[hse0@ip-10-196-55-224 bin]$ pwd
/home/hse0/hse-twitter/bin

Editing and Writing FIles

First thing’s first — get a text editor. Go to http://www.jedit.org/ and download jEdit. jEdit is a free, open-source text editor written in Java. It has a ton of cool features and makes editing files on remote servers a snap. Which is why we are using it.

Once you have downloaded it and installed it, go to Plugins->Plugins Manager in the menu. You should get a screen that looks like this.

Click the "Install" tab and find the "FTP" plugin. Select the checkbox and click install. Once it installs, close the window. Now, select Plugin->FTP->Open from Secure FTP Server... from the menu. Type in all your information so looks like the screenshot below.

Now, once it loads, navigate to the "hse-twitter/bin" directory like you would with a GUI file manager. Open up streaming.py. This is the file we'll eventually get to editing.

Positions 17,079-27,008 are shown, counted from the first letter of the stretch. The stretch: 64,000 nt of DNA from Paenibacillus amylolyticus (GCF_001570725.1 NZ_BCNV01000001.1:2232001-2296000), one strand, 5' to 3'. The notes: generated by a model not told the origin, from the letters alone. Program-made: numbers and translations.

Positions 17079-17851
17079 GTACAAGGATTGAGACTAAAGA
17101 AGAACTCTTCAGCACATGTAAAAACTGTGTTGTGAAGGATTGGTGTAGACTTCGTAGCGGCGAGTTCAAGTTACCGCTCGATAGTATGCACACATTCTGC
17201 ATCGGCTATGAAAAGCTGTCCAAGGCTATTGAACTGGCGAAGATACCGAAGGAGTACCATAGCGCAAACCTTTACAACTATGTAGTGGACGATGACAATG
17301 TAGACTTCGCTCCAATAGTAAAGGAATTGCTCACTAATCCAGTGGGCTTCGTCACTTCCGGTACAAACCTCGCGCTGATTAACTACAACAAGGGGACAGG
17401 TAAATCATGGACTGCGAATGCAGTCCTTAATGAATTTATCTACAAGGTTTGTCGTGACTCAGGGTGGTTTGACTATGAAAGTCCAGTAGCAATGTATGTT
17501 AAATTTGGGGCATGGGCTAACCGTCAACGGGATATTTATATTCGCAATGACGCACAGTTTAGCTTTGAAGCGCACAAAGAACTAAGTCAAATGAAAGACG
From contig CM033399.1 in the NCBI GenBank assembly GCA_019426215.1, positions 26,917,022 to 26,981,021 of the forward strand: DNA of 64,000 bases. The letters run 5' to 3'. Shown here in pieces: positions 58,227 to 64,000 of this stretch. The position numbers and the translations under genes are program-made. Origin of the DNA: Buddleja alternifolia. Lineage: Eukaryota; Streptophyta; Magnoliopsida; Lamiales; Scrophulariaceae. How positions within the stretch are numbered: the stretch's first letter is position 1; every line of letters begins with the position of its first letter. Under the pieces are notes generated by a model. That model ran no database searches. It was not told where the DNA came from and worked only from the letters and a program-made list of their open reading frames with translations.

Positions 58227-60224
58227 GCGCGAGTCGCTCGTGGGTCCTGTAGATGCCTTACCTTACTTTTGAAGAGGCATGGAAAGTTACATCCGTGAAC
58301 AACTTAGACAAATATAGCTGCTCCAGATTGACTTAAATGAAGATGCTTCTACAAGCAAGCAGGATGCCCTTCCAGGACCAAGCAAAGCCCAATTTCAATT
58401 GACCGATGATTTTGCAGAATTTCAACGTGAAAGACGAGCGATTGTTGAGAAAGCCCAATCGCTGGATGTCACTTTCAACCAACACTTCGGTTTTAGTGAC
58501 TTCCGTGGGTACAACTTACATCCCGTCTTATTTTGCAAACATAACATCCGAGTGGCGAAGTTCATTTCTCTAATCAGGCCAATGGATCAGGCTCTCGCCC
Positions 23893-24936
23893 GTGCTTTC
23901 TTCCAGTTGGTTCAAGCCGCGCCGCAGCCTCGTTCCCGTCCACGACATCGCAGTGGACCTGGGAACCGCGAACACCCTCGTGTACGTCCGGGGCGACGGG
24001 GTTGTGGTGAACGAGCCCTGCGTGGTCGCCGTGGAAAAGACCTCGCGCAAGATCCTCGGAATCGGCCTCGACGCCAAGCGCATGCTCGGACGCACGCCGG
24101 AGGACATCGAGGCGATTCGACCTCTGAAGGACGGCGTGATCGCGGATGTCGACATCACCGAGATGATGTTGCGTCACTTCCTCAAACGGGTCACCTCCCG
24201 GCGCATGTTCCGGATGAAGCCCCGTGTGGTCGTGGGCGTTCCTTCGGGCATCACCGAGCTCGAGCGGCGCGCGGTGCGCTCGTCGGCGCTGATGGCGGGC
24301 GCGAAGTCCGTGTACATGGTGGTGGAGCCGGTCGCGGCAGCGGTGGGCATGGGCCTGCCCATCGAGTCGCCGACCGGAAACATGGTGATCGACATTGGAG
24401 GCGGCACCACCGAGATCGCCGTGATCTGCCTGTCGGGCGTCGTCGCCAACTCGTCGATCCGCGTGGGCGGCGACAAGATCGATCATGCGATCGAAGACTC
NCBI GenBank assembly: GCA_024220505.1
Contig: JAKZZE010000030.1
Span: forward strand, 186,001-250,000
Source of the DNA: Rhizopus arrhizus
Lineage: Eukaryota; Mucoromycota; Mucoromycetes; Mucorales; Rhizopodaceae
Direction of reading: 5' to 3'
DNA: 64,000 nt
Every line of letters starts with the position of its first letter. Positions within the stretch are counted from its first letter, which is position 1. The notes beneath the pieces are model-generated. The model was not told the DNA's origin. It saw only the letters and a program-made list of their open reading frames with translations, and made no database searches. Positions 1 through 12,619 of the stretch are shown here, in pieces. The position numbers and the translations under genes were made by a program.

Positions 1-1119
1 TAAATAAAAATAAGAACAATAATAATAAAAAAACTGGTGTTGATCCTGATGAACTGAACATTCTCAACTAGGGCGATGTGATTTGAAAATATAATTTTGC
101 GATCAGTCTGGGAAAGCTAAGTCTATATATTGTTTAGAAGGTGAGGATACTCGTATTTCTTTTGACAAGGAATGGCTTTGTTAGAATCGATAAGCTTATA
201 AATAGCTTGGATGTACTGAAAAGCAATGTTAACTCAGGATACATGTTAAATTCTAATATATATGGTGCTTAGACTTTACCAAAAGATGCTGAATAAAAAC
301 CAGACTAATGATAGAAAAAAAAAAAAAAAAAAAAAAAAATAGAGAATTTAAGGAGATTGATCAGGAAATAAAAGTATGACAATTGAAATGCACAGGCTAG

However, before that, I need to give a little background on Python. Python is an interpreted script language. This is different from languages like Java or C, which are traditionally compiled into a language that the computer can read directly. Python is different. It reads files like a script -- line-by-line and executing commands in a procedural fashion.

Collecting Data

Collecting data is pretty straightforward with tweepy. The first thing to do is to create an instance of a tweepy StreamListener to handle the incoming data. The way that I have mine set up is that I start a new file for every 20,000 tweets, tagged with a prefix and a timestamp. I also keep another file open for the list of status IDs that have been deleted, which are handled differently than other tweet data. I call this file slistener.py. You should have a copy of it.

In [ ]:
from tweepy import StreamListener
import json, time, sys

class SListener(StreamListener):

    def __init__(self, api = None, fprefix = 'streamer'):
        self.api = api or API()
        self.counter = 0
        self.fprefix = fprefix
        self.output  = open('../data/' + fprefix + '.'